One morning, when I stopped by the independent living facility where my mother-in-law resides, Carol met me at the door, her eyes sparkling.
After giving me a hug and leading me inside, she declared, “This is a banner day for me.”
“Is that right?” I asked as I mentally scrolled through the possibilities of why today was more special than yesterday.
“Well,” she said, taking a seat. “Last night I graduated from high school!”
I could have searched my brain all day and not come up with that one. “Okay,” I said carefully. “Congratulation?”
“Thank you!” She was almost giddy with excitement. “I feel such relief. You know, today is the first day in thirteen years that I don’t have to get up and go to school. It is so freeing!”
“I bet,” I answered brightly, her enthusiasm infectious.
She paused and looked at me carefully, taking in the crow’s feet around my eyes and the subtle yet stubborn gray highlights in my hair. “Well, I guess you would know what it feels like since you have obviously been out of school for a loooooong time.” She spoke with just the right mixture of adolescent disdain and pity.
I couldn’t help but laugh. Not that Alzheimer’s is a laughing matter. It is a heartbreaking disease, a devastating disease on many levels, but this was a good day. This was a day, in Carol’s mind at least, to celebrate. She was young again, even her body language was more girlish, and we had a nice visit, riding the happiness of where she was in space and time. And then I left, knowing full well that tomorrow when I stopped by, things would be completely different.
But that is okay, because this is Carol’s gift to me. One that I unwrap before each visit as I sit in my car and remind myself to meet Carol where she is. Regardless of whether it is the present moment or Easter (Easter comes up often on the calendar year for Carol and me) or one of those difficult days when she is restless and agitated and just wants to go “home.”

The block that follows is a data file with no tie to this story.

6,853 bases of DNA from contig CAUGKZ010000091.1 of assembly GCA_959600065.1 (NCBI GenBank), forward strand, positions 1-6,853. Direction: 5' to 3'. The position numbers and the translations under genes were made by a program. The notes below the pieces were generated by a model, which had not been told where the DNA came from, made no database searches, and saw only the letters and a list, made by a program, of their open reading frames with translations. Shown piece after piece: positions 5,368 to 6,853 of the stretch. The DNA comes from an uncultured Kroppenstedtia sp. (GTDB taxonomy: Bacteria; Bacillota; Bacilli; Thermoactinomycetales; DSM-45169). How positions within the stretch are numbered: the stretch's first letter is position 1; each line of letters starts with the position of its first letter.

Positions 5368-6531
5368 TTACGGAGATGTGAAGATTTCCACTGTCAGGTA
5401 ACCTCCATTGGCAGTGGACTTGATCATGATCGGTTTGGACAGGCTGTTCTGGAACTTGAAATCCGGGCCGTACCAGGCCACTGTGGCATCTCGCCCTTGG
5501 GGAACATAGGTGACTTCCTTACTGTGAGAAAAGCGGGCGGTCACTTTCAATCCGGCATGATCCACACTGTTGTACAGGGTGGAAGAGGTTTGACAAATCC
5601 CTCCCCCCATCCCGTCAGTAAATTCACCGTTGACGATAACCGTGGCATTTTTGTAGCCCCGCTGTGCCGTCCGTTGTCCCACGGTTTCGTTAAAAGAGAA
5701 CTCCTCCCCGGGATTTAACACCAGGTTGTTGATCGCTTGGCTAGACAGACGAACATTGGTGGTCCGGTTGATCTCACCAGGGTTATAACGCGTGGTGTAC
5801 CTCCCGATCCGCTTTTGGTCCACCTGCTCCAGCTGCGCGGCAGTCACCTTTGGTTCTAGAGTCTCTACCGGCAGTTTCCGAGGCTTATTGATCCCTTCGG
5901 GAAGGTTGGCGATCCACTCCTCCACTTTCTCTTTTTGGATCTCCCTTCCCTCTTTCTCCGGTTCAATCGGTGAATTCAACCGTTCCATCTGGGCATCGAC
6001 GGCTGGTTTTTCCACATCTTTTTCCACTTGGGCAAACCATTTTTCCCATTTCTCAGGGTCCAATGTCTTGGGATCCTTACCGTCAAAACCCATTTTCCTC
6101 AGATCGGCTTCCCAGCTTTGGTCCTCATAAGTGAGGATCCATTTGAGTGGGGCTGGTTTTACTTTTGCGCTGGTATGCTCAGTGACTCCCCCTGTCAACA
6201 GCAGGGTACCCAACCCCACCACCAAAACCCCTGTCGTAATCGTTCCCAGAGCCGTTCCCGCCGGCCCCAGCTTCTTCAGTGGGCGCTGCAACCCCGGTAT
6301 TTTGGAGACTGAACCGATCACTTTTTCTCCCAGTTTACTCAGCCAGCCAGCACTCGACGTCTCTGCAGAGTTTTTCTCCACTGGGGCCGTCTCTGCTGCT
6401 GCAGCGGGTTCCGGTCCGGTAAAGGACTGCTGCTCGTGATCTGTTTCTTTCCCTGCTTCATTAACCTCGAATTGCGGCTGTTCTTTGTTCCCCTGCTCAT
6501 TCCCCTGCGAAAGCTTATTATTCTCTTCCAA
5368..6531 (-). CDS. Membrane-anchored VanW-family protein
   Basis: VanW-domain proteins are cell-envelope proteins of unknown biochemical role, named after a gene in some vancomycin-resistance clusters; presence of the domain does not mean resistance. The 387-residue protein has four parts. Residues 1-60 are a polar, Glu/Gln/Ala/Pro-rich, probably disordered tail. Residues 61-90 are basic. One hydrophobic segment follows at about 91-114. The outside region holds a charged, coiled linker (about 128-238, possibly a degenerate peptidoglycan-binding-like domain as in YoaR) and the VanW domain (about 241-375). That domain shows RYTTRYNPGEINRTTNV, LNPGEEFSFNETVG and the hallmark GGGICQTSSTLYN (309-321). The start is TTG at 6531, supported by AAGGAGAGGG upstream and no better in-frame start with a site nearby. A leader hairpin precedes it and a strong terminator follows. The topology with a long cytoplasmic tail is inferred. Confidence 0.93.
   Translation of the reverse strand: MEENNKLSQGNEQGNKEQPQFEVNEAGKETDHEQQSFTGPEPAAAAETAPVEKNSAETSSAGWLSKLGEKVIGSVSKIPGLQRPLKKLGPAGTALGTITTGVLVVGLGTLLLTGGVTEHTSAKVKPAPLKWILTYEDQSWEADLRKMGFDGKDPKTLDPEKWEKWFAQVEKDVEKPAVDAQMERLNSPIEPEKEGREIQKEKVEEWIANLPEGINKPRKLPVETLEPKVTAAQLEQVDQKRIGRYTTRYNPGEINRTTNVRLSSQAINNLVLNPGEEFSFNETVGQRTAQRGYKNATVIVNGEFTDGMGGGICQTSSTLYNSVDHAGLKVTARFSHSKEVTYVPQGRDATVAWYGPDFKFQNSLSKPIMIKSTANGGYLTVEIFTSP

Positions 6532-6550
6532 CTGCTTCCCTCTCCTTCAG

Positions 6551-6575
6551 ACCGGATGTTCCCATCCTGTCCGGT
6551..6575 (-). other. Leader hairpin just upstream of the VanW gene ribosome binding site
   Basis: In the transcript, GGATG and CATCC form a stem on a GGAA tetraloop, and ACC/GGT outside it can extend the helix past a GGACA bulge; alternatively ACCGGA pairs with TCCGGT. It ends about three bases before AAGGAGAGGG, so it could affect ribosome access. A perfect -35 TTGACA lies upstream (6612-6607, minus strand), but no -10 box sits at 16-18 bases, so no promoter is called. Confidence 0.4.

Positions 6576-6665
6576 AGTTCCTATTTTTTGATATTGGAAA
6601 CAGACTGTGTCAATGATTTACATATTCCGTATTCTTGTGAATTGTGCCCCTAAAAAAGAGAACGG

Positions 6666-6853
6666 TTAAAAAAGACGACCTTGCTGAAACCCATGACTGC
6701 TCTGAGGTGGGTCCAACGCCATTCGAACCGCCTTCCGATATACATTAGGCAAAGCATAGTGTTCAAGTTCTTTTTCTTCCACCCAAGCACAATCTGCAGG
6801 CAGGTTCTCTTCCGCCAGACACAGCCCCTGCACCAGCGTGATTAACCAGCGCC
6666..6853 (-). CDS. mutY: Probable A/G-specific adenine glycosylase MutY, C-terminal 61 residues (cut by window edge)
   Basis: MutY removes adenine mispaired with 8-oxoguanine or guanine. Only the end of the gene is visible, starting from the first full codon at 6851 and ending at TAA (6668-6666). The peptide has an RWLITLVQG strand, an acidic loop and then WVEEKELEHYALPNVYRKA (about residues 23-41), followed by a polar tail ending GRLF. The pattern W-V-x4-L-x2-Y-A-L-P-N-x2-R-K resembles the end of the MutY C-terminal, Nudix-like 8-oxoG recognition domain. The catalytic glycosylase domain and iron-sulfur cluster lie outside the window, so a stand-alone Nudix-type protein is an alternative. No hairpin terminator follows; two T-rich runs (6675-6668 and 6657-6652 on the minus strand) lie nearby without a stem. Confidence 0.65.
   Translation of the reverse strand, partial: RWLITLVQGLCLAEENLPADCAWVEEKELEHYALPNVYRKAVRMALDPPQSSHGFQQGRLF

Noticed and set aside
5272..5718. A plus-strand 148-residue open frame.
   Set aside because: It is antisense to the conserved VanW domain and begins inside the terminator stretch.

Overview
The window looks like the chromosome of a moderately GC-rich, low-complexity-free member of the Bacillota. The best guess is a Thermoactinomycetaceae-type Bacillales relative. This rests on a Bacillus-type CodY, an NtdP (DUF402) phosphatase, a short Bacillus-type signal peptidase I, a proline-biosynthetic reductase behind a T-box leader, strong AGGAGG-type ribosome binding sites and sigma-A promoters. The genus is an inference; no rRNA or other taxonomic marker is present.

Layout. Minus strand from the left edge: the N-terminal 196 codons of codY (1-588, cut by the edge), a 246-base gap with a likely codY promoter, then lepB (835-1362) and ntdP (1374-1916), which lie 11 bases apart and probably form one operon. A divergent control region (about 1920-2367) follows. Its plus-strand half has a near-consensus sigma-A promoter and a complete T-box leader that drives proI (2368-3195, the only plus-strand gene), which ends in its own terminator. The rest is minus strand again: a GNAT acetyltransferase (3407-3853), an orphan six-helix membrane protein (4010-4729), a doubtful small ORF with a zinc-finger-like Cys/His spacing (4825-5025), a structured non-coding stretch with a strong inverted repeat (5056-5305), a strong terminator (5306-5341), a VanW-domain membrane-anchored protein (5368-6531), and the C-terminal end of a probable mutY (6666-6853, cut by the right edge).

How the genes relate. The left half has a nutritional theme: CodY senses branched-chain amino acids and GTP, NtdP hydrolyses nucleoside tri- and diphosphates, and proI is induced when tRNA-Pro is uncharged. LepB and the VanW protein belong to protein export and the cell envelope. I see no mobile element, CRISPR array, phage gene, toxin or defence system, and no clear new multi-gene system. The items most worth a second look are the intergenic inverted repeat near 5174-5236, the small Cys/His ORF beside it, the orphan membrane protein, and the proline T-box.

It took me several months and a lot of research about Alzheimer’s to get to this place with Carol—to stop trying to correct her confusion, and to learn to contain my own anguish about the deterioration of her mental processes. When I started practicing accepting Carol as is, life became much easier for us both. By removing the resistance, she and I can find a peace of sorts with each other and with her disease—even on the really hard days.
It took a lot longer for me to realize that what Carol was teaching me could also be applied to my daily life. As much as we try to control our day-to-day existence, life can be quite a labyrinth at times. Motivational speaker Wayne Dyer said, “Peace is the result of retraining your mind to process life as it is, rather than as you think it should be.” Although it is human nature to resist the unexpected (or at least it is MY human nature to wholeheartedly resist the unexpected), there is no peace to be found in pushing back. As the saying goes, “What you resist, persists.”
So these days, under Carol’s tutelage, I am trying to learn to find peace and safety in what is. To accept the unexpected and the unplanned. To celebrate the roller coaster of uncertainty. Some days my attempt to meet life as it is goes better than others. When I find myself flailing, I know that it has been too long since I visited my mother-in-law. So I run by the bakery and pick up a couple of glazed old-fashioned donuts and point my car to the east side of town. I know that when Carol opens the door, she will remind me of exactly where we need to be.